Cedar Waxwings Photo: Mark Peck
COVID-19: The Atlas team reminds all atlassers to be aware of the latest COVID-19 conditions in Ontario. Please follow all public health guidelines and restrictions, and check for updates frequently. Information on the latest conditions and public health guidance can be found on Government of Ontario websites. Follow the links to the most current situation in the province.
Welcome to the new format for keeping you abreast of Atlas goings-on. Each month, we’ll be sending out short newsletters so that we can provide timely updates to the atlassing community. We need your help naming these monthly reports – please head over to the website to vote for your favourite name!
Atlassing has come a long way since we chiseled our data onto stone tablets in Atlas-1, back in 1981-1985 (not really). Atlas-1 was a magnificent effort by the province’s birding community, but we didn’t have an app devoted to atlassing, or excellent, readily-available, learning resources, and smartphones that can help atlassers in so many ways. The technology has changed considerably from the written data entry from the first Atlas to the development of smartphone apps that can assist volunteers, however, the spirit of the Atlas remains the same – documenting the distribution and relative abundance of every species that breeds in Ontario. No matter how the technology has changed, the key factor to a successful atlas is you, the volunteer!
June is the peak of the breeding season and atlassing activity. Almost every bird out there is involved in breeding activities, and are fair game for atlassers. If you haven’t started atlassing yet, please don’t hesitate any longer. It’s an amazingly short season, and we only have 5 of them, so it really is time for the fun to begin. Things get noticeably quieter in early July and are largely done by the end of that month.
If you’re already scouring the bushes, thanks very much and we hope it is going well. Here are a few statistics on where things currently stand…
- As of June 23, 928 participants have submitted over 27,000 checklists, and documented over 20,000 hours of atlassing. If you want to see for yourself how things are progressing, you can view the data on NatureCounts by clicking on Explore and the Atlas Data Summary.
- Ottawa atlassers (Region 24 – known, justifiably perhaps, as “The mighty 24”!) are leading the pack in terms of numbers of checklists submitted (2,162 as of June 23), barely ahead of Peterborough (1,955), with Kingston (1,568) and Simcoe (1,546) close behind.
- We’ll mention a couple of outstanding individual efforts for inspirational purposes… Don “look at him go” Sutherland has already submitted 643 checklists! And David and Reagan “what a team” Goodyear have put in 245 hours of atlassing! It’s wonderful to see such fantastic efforts on behalf of the project.
The Ontario Breeding Bird Atlas website (www.birdsontario.org) is where you’ll find everything you need to know to participate in Atlas-3.
- Guides: The Atlas-3 manuals can be found on the Instructions & Forms page (for General Atlassing and Point Counts), or on the Special Surveys page (for those doing surveys on Owls, Nightjars, or Marshbirds). These manuals provide the instructions needed to participate in the Atlas. For quick lookup of some of the Coding Sheets in the manuals, the Atlas-3 website also has pages dedicated to Breeding Codes, Safe Breeding Dates, and Species 4-letter Codes.
- Learning Resources: The Atlas-3 website has gathered resources on the Learning Resources page, which may help those looking to improve their bird identification skills. Atlassers can also test their knowledge with the Atlas-3 Quiz. Or, if Atlassers have any questions, they can use the Discussion Forum or reach out to their Regional Coordinator.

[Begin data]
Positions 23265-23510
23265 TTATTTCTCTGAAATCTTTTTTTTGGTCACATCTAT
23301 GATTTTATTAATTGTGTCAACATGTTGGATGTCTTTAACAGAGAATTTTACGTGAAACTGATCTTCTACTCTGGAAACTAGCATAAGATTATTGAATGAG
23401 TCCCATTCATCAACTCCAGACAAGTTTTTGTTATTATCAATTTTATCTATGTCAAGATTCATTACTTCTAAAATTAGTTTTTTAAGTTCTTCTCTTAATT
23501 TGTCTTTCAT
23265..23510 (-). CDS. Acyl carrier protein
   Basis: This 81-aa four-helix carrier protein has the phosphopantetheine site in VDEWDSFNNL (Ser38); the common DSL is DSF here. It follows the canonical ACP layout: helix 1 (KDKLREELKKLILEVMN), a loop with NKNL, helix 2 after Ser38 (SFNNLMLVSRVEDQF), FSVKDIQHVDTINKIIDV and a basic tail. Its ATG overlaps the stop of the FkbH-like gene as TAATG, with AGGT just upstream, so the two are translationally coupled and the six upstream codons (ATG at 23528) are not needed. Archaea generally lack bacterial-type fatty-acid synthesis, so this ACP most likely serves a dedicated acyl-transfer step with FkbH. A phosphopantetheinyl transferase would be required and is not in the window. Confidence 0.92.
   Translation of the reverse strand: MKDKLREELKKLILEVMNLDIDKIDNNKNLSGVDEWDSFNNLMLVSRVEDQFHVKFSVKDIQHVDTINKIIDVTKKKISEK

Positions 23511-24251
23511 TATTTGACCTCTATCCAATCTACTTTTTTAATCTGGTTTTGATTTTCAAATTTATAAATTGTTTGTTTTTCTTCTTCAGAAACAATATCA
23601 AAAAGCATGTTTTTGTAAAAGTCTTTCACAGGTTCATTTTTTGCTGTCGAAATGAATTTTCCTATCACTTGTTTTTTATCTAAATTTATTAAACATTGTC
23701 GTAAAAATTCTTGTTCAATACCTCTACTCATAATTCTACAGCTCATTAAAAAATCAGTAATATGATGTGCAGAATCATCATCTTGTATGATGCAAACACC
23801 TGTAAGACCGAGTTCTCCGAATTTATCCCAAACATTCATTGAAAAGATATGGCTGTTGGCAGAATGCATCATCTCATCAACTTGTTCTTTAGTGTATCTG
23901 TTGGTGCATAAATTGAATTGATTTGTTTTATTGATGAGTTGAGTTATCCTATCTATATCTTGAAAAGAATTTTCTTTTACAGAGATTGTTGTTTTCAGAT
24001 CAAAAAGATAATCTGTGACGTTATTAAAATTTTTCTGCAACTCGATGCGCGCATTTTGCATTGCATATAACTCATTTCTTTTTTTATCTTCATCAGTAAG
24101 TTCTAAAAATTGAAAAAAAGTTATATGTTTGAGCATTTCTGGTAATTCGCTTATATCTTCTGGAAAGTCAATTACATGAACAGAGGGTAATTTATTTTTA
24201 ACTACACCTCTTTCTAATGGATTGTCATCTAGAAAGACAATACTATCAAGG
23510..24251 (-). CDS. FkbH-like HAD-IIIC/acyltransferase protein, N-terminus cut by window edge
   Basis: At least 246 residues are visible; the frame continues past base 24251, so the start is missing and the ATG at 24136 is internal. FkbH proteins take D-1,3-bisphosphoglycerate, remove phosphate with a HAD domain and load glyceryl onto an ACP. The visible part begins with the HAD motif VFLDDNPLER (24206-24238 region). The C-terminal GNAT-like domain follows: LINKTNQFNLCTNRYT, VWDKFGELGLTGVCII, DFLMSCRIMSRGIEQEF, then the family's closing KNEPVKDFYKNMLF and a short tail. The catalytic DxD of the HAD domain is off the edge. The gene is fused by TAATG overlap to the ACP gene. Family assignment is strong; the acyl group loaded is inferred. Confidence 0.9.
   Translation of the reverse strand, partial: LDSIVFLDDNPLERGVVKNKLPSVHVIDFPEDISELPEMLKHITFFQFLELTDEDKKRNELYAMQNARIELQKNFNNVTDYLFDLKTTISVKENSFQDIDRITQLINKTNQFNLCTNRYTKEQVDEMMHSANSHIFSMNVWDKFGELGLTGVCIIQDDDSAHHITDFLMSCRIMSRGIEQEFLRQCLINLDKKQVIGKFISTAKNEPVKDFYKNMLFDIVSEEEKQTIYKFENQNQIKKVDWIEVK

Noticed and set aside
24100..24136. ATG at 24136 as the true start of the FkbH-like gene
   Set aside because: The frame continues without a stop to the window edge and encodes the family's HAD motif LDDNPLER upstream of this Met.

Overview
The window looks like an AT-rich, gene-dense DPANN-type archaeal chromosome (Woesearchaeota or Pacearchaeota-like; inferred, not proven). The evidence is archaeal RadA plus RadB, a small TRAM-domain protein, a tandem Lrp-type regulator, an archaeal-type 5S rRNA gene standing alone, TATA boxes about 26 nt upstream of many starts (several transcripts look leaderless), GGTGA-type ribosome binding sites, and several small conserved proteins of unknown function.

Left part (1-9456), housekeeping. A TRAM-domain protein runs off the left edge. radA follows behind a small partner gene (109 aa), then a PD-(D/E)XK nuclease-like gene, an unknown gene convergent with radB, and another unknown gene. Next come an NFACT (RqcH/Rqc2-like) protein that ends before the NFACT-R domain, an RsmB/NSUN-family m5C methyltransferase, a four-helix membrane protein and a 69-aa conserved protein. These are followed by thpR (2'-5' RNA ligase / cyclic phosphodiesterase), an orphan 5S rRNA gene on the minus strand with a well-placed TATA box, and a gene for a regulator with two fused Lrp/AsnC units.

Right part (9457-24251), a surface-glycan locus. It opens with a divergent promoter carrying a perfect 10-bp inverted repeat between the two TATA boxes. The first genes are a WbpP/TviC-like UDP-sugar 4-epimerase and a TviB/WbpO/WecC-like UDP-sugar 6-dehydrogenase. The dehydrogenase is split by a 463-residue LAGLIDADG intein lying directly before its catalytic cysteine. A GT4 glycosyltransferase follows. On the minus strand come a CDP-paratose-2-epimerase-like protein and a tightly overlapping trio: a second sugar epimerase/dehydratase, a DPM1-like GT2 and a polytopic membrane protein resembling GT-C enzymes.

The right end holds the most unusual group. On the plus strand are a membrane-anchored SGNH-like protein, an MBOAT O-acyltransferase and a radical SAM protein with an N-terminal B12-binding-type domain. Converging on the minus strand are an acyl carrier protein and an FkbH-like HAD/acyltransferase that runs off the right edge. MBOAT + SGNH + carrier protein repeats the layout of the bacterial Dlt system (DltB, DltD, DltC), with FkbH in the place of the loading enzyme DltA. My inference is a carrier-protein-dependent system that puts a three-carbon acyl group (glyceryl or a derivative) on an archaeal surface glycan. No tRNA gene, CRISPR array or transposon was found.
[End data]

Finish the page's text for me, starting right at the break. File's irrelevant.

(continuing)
- Atlassing Articles: The Articles provide important identification and breeding information for select species.
NatureCounts is the database where Atlas-3 data are collected and managed. The NatureCounts web portal is linked to the Atlas website, but contains resources and summaries that are specific to data collection.
- Data Summaries: The NatureCounts Summary Statistics allow users to view the number of hours, species, or checklists in a Region or Square. The Coverage Map presents a visual representation of the Summary Statistics – showing how many species, hours, and checklists have been completed. The Coverage Map also shows important location information, including region boundaries, and designated priority squares. The Species Map shows where species have been observed, along with the highest breeding evidence recorded.
- Resources: The Square Resources page of NatureCounts allows you to download the square map, geographic information (square boundary and point count locations), as well as the Square Summary sheet – which shows the highest breeding evidence of each species during Atlas-2 and Atlas-3 for that particular square. The Atlas Resources page contains important documents, including the Landowner permission letter (this page requires that you log in to NatureCounts).
- NatureCounts app: The newest version of the NatureCounts App has been responding much better than previous releases, and we have addressed several outstanding bugs and made improvements throughout. One major new feature is the ability to record precise locations for individual species records. Please use this feature for all significant species records. For more information on how this works, please watch this YouTube walkthrough.
- One outstanding issue (mainly in iOS, much more rarely in Android) is that the App will sometimes terminate while in the background. For instance, if you close your phone, you may come back and find that you need to reopen your app, and find your checklist in the drafts. This also terminates the GPS track, unfortunately. This is largely tied to the device trying to reduce your battery usage by shutting down the app while it collects your GPS track in the background. This may happen more frequently when the battery level gets depleted.